|Second baseman / Manager|
October 25, 1925|
Chattahoochee Hills, Georgia, U.S.
|Died: January 15, 2011
Ball Ground, Georgia, U.S.
|April 28, 1950, for the Boston Braves|
|Last MLB appearance|
|June 14, 1952, for the Boston Braves|
|Runs batted in||138|
Roy Thomas Hartsfield (October 25, 1925 – January 15, 2011) was a second baseman and manager in Major League Baseball; his MLB playing and managing careers each lasted three years. Hartsfield played his entire major-league career with the Boston Braves (now the Atlanta Braves) from 1950 to 1952. He was then traded to the Brooklyn Dodgers for outfielder Andy Pafko. Hartsfield spent the next 19 years in the Dodgers organization as a minor league player and manager and major league coach. In the latter role, he worked under Los Angeles skipper Walter Alston for three seasons.
Hartsfield was a successful pilot at top levels of minor league baseball, with the Spokane Indians, then Los Angeles Dodgers' top farm team, and the Hawaii Islanders, the San Diego Padres' top affiliate, where he won Pacific Coast League championships in 1975 and 1976. He also coached in the Majors for the Dodgers (1969–72) and Atlanta Braves (briefly in 1973).
Toronto Blue Jays
In 1977, Hartsfield was hired as the first-ever manager of the expansion Toronto Blue Jays by the Jays' first general manager, Peter Bavasi, who had worked with him in the Dodger and Padre organizations. Hartsfield was quoted in 1997 that "the guys I managed the year before in Hawaii (in the triple-A Pacific Coast League) were probably a better team." Hartsfield led the Jays to a 54–107 record in the 1977 season. Notable games from the season include a 9–5 win against the Chicago White Sox on opening day and a 19–3 win against eventual division champions New York Yankees. The Jays finished the season 45.5 games behind the Yankees.
The Jays finished the season with a record of 59–103. The Jays finished the season in last place. The Jays defeated the White Sox 4–2 in front of a record crowd of 44,000. The Jays finished second last in runs scored and earned run average.
In 1979, Hartsfield led the Jays to a record of 53–109, their worst showing yet, and the worst showing of any American League team since 1966. Unpopular with the Blue Jays players, by August the team was in open revolt against Hartsfield, with players airing their grievances in the media on a near-daily basis.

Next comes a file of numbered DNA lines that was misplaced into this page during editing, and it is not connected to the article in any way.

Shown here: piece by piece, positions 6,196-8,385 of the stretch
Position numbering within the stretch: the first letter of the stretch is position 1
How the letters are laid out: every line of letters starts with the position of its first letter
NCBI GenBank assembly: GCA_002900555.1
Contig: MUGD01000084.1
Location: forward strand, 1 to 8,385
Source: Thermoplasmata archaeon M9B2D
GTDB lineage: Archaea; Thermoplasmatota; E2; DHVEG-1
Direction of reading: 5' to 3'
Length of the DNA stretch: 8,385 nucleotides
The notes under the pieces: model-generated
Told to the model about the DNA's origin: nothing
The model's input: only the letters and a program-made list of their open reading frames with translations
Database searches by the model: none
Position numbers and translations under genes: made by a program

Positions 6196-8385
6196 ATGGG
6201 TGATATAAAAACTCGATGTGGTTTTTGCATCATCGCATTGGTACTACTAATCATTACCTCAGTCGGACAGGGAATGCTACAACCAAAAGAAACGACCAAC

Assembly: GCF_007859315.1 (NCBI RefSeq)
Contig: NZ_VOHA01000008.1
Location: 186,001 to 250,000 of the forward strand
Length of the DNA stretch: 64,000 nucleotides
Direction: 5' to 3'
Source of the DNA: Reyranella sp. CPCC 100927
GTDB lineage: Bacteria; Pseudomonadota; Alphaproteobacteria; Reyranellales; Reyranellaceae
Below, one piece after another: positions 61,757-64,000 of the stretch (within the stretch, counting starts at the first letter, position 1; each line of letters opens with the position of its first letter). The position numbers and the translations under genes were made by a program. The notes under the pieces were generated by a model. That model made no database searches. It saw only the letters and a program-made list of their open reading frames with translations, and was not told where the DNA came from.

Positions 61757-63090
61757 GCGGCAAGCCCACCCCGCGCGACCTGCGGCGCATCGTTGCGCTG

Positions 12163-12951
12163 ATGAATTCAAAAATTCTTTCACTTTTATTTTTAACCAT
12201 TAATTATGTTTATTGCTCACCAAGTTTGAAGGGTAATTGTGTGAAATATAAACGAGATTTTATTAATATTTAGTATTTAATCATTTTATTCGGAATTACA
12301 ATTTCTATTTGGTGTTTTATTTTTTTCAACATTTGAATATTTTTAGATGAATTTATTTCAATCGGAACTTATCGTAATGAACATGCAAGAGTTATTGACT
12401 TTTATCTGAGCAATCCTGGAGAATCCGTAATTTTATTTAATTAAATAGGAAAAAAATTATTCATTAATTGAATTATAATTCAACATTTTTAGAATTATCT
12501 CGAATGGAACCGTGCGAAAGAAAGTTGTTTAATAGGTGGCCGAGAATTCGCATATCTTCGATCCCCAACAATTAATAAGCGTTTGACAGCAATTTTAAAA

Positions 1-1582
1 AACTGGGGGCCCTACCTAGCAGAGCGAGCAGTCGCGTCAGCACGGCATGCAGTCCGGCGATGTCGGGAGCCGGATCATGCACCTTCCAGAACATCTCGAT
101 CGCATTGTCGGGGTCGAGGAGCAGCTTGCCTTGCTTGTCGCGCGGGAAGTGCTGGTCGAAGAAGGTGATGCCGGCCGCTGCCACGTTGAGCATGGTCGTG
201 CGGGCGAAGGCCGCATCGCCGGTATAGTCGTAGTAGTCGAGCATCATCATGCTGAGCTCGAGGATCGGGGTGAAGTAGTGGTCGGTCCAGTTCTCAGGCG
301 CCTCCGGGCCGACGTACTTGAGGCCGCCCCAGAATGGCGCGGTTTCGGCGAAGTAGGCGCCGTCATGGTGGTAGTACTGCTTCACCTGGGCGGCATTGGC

"Hartsfield was a bitter man, loathed by many of his players, ignored by his coaches, and the focus of the frustration of supporters who were impatient to win. It was not an enviable position, but he handled it badly. He had given up all pretence of talking to his players or taking a direct hand in their day-to-day development. These basics he left to the coaches while he sat glumly in the corner of the dugout, lost in another world...It was embarrassing and painful to watch." – Alison Gordon
Having lost over 100 games in each of his three years as manager, and having been very publicly criticized by the Toronto sports media for apparently having lost control of the team, Hartsfield was let go at the conclusion of the 1979 season and replaced by Bobby Mattick. "This year, we should win 10 more games on attitude alone", enthused pitcher Mark Lemongello about the managerial change. In fact, the Jays improved by 14 games that year.
This would be Hartsfield's only managerial job in Major League Baseball. He compiled a record of 166–318 (.343) in 484 games, giving Hartsfield the worst managerial winning percentage since World War II, amongst major league managers with 200 games or more. His teams finished last in the American League East Division in each of his three seasons.
Hartsfield managed in the Chicago Cubs organization in 1981, starting the season with the Triple-A Iowa Oaks and finishing with the Double-A Midland Cubs. Both teams ended up with losing records, as did the Triple-A Indianapolis Indians in 1983, which was Hartsfield's final management job.
|Toronto Blue Jays||1977||54||107||.335|
- Campbell, Morgan (January 19, 2011). "Remembering Roy Hartsfield". Toronto Star. Retrieved December 20, 2014.
- "Roy Hartsfield". Baseball Reference. Retrieved December 20, 2014.
- Gordon, Alison, Foul Balls: Five Years In The American League, General Paperbacks, Toronto, 1986, pp 56-58.
- Gordon, Alison, Foul Balls: Five Years In The American League, General Paperbacks, Toronto, 1986, p 57.
- Abel, Alan (12 March 1980). "'Messed up' Mark finds peace of mind". The Globe and Mail. p. 39.
- "Roy Hartsfield". Baseball Reference. Sports Reference LLC. Retrieved December 21, 2014.
- Career statistics and player information from Baseball-Reference, or Baseball-Reference (Minors)
- Venezuelan Professional Baseball League statistics